Bowing to widespread Democratic skepticism, President-elect Barack Obama will drop his bid to include a business tax break he once touted in the economic stimulus bill now taking shape on Capitol Hill, aides said last night … Obama suggested the $3,000-per-job credit last week as one of five individual and business tax incentives aimed at winning Republican support … When no champion for the proposal came forward, the president-elect decided to sideline the incentive…
…Obama advisers said further adjustments may be made to the president-elect’s tax priorities, including to a proposed $500 payroll tax credit for individuals. Many Democrats have criticized Obama’s idea of distributing the benefit over 12 months, saying it would amount to about $20 per paycheck for workers who are paid every two weeks. They would prefer to distribute the credit over a shorter period.
Obama also has suggested tax incentives for businesses to make capital investments. Such benefits are popular across party lines and have been successful in recent years. But another Obama proposal, to allow companies to deduct larger portions of recent losses, has raised eyebrows on the Hill, where lawmakers see it as a costly reward for behavior that was possibly irresponsible.
Ways and Means Committee Chairman Charles B. Rangel (D-N.Y.) announced last week that he would seek to increase unemployment benefits in the plan. Democrats also are floating generous incentives for domestic energy production and for college tuition relief.
USA Today delivers a state-by-state summary of budget crises, notes that increased Medicaid funding is particularly critical.
Politico reports congressional Dems see education funds, in addition to Medicaid, as a prime way to help states: “Federal aid for education could grow as much as $140 billion under a two-year economic stimulus bill now taking shape in Congress, where Democrats are proposing a new block grant for states and a $15 billion expansion of annual Pell grants to low-income college students … ‘When the recession ends, you are still going to need teachers, firemen, policemen, and the question is do we step in now or pay more to rebuild later,’ a House Democratic leadership aide told Politico.”
BUT “…Democrats are looking at a block-grant structure that could end after two years and not be built into the base funding for existing programs such as Title I aid for public schools.”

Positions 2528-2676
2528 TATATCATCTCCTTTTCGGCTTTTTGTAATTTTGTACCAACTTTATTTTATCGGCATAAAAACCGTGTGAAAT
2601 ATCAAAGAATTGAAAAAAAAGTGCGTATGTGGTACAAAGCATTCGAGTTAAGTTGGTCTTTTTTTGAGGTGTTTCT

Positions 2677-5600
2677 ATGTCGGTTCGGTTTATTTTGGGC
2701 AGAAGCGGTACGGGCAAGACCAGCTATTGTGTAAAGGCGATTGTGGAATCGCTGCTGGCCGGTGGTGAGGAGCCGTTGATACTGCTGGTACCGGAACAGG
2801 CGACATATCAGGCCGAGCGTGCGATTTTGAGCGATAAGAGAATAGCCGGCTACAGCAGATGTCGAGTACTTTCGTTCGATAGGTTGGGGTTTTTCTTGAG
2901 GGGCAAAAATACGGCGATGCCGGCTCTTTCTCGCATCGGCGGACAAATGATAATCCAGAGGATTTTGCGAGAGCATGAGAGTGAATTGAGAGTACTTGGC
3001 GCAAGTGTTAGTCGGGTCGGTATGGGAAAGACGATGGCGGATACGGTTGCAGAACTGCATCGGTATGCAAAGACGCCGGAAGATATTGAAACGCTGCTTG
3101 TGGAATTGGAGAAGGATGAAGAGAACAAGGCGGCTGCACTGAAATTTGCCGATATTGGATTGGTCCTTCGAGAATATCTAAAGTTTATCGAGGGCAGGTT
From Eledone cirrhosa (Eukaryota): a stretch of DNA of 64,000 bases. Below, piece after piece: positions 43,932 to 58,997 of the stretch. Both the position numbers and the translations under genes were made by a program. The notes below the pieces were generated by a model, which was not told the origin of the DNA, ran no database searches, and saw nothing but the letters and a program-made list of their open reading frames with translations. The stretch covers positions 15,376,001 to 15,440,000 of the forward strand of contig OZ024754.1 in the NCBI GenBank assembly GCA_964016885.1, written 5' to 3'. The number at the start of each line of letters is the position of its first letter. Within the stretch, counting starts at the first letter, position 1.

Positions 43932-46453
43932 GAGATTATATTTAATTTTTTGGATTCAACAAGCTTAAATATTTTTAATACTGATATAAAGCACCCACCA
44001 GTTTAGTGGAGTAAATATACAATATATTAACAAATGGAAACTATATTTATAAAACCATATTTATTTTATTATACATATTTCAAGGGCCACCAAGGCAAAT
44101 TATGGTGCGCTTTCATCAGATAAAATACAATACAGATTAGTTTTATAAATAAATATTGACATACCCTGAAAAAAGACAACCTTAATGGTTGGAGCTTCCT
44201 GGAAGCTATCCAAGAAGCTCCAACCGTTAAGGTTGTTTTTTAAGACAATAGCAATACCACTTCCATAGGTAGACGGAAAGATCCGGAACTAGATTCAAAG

EbonyJet.com’s Brian Gilmore urges Obama to learn from Carter’s stimulus mistake: “[President Jimmy] Carter got elected partly because of that lousy economy and he immediately proposed a significant stimulus package to get the economy going again. The amount initially was $31 billion ($111 billion in 2007 dollars) for the same kinds of things that Obama is calling for: jobs, tax cuts, investment. Everyone thought it was a good thing. But Carter, encouraged a little by improvements in the job market in 1977 made a critical mistake that Obama should heed. Carter changed his plans at the last minute and reduced his stimulus package by half including eliminating a proposed consumer tax cut. The economy tanked by 1978 and Carter never was able to get it under control.”
TNR’s Brad Plumer pushes for refundable tax credits for renewable energy. Meanwhile, Earth2Tech reports: “Solar Firms Are Slashing Jobs”
IBM CEO in the WSJ: “Smarter infrastructure is by far our best path to creating new jobs and stimulating growth … a $30 billion stimulus investment in just three areas — smart grids, health-care IT and broadband — could yield almost one million new jobs within one year.”
Brad DeLong adds to FiveThirtyEight’s criticism of Greg Mankiw for distorting the stimulus views of Obama econ aide Christina Romer.
NYT’s Bob Herbert proposes a revenue raiser: “At some point, however, someone is going to have to talk about raising revenue. The dreaded T-word is going to come up: taxes. … The economist Dean Baker is a strong advocate of a financial transactions tax. This would impose a small fee — ranging up to, say, 0.25 percent — on the sale or transfer of stocks, bonds and other financial assets, including the seemingly endless variety of exotic financial instruments that have been in the news so much lately … the fees would be a trivial expense for what the general public tends to think of as ordinary traders — people investing in stocks, bonds or other assets for some reasonable period of time — they would amount to a much heavier lift for speculators, the folks who bring a manic quality to the markets, who treat it like a casino.”